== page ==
A sustained growth economy is like a step function in Mathematics. It is like a ladder with which you take one step up, then you walk flat for a awhile & then you take the next step up. This is the most sure-footed path to sustained long-term growth. Some people, especially media-decorated pandits, scoff at each long step and begin trash talking about stalled progress.
We saw that in August 2014 when Pratap Bhanu Mehta & Bibeka Debroya, two media-decorated Indian pandits, talked trash about India’s economy under PM Modi in a NYT article titled Modi’s Quiet Beginning Dims India’s Hopes. Mehta’s quote was “Mr. Modi’s government had frittered away its honeymoon period..” while Debroya’s quote was “Ennui has already set in“.
How wrong were they? Within days of their trash-talk, the Financial Times of London published its article titled India’s economy expands at fastest rate in two years. The FT was talking about India’s 5.7% growth, a figure that was the “best quarterly economic figures in more than two years“.
This made perfect sense & served as a demonstration of the “Tale” Risk concept put forth by 2014 Nobel prize winner economist Robert Shiller of Yale. We explained this concept & its application to PM Modi in our August 30, 2014 article titled Indian Economy, Shiller’s Tale Risk & Narendra Modi – FT vs. NYT.
These “best economic figures” released in August 2014 were already one step above the March 2014 forecasts of smart veteran investors & pandits in America. Recall what James Grant of Grant’s Interest Rate Observer, a widely respected pandit & market historian, told CNBC’s Kelly Evans in March 2014:
- “Narendra Modi, a.k.a. NaMo, has vowed to put his vast, poor and comprehensively mismanaged country on the road to modernity. Now under way is a financial travelogue whose terminus is optimism. China is yesterday’s growth story, India might be tomorrow’s.””
This week, we witnessed the third step in the step-function of India’s economy.
Read the summary of Barclays’ new report on India titled A Step Change:
- Synthesis: A step change – India is potentially entering a virtuous cycle with improving growth and softer inflation.
- Growth: Stepping up – We think India can repeat its growth performance of 7-8% in the next decade, with potential upside coming from the renewed focus on manufacturing and urbanisation.
- Inflation: CPI at 6% – Mission possible – The central bank faces entrenched inflation expectations, but recent decline in oil prices and a potential correction in food prices could see inflation fall close to 6% in one year.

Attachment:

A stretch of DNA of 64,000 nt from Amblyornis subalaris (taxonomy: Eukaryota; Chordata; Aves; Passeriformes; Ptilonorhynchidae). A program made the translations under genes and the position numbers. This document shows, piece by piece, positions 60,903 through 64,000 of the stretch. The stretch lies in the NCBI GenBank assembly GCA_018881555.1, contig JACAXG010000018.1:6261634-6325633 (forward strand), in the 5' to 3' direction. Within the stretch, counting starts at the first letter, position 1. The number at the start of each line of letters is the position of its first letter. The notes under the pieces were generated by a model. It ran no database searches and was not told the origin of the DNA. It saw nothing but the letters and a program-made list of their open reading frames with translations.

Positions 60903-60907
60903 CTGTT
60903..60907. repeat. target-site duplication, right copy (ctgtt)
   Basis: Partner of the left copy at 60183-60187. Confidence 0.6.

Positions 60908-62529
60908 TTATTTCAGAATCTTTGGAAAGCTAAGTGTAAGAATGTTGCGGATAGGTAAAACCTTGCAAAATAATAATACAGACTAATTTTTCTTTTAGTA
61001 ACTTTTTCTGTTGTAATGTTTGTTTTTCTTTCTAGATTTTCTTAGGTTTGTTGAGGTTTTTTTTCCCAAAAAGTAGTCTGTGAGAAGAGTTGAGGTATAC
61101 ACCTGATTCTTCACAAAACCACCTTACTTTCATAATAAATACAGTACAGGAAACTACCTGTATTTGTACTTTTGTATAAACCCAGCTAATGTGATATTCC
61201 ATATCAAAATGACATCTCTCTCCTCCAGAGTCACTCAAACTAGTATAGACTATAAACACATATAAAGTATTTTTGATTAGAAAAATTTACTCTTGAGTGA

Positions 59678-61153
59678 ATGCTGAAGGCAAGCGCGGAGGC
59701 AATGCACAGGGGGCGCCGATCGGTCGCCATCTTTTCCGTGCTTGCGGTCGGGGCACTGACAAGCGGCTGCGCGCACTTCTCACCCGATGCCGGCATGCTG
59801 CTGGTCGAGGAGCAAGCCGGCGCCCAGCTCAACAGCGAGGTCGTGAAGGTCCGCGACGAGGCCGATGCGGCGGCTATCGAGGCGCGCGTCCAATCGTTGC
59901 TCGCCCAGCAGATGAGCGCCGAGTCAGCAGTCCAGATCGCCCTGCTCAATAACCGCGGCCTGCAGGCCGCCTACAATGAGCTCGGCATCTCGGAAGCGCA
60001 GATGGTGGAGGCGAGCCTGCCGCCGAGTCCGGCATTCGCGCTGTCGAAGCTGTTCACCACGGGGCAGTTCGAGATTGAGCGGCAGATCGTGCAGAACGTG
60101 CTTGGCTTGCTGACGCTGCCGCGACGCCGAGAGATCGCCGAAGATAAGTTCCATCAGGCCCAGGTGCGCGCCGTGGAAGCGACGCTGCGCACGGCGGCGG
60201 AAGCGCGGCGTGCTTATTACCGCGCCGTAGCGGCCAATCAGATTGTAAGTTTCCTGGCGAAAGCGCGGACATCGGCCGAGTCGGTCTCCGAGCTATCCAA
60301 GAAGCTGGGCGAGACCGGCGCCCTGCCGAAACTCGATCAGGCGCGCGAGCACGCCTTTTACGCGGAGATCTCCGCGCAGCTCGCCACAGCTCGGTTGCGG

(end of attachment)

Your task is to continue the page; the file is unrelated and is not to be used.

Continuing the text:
- Current Account: On a stable and healthy track – The current account has turned around, and we forecast it will remain a comfortable 1.5-3.0%. We expect foreign reserves to increase to USD450bn by FY19.
- Fiscal policy: On a consolidation path – Fiscal policies are already on a course correction, with the subsidy bill falling and tax revenues rising. The GST rollout and infrastructure push are the next key milestones.
- Household financial savings boost to kick-start a virtuous cycle – We estimate that household financial savings could increase by ~4% of GDP by FY18, helped by positive real interest rates, rising incomes and poor returns of physical assets.
- Sovereign credit rating: High BBB in 2017 – within reach – We think the India sovereign rating can move to high BBB (from current BBB-) by 2017.
- Bonds set for a secular bull market; 10y headed to 7% by 2017 – We expect the benchmark 10y local-currency government bond yield to fall to ~7%, from 8.25% currently, by 2017.
- INR: A constructive story – The INR is far more resilient than perceived to rising US yields and risk aversion.
- Indian banks: Capital needs are sizeable; but can be met – We estimate the Indian banks will need about USD100-110bn of capital by end-FY19.
Barclays bottom line?
- “India’s real GDP has doubled in the past decade from cUS$700bn to US$1.4tn (2013) and from cUS$650/capita to US$1,200/capita GDP. Following the changed political scenario this year, expectations have risen that the country could again double its GDP over the next decade.”
- “Our economists believe India can achieve average real GDP growth rates of 7-8% over the next 5-10 years. This will likely be on the back of a gradual cyclical recovery and policy initiatives, which accord priority to: 1) boosting the manufacturing sector; 2) planned urbanization; and 3) improving the effectiveness of public services.”
Isn’t PM Modi is just beginning his tenure? So why all this already? That is the essential tenet behind Shiller’s “Tale Risk” – the impact on a nation, on an economy of a leader who, “inspires confidence“. As Shiller wrote in March 2014:
- “Nationalism, after all, is intrinsically bound up with individual identity. It creates a story for each member of the nation, a story about what he or she can do as part of a successful country.”
Whether you call it “Tale Risk” or a Step-function, the real message is NaMo India.
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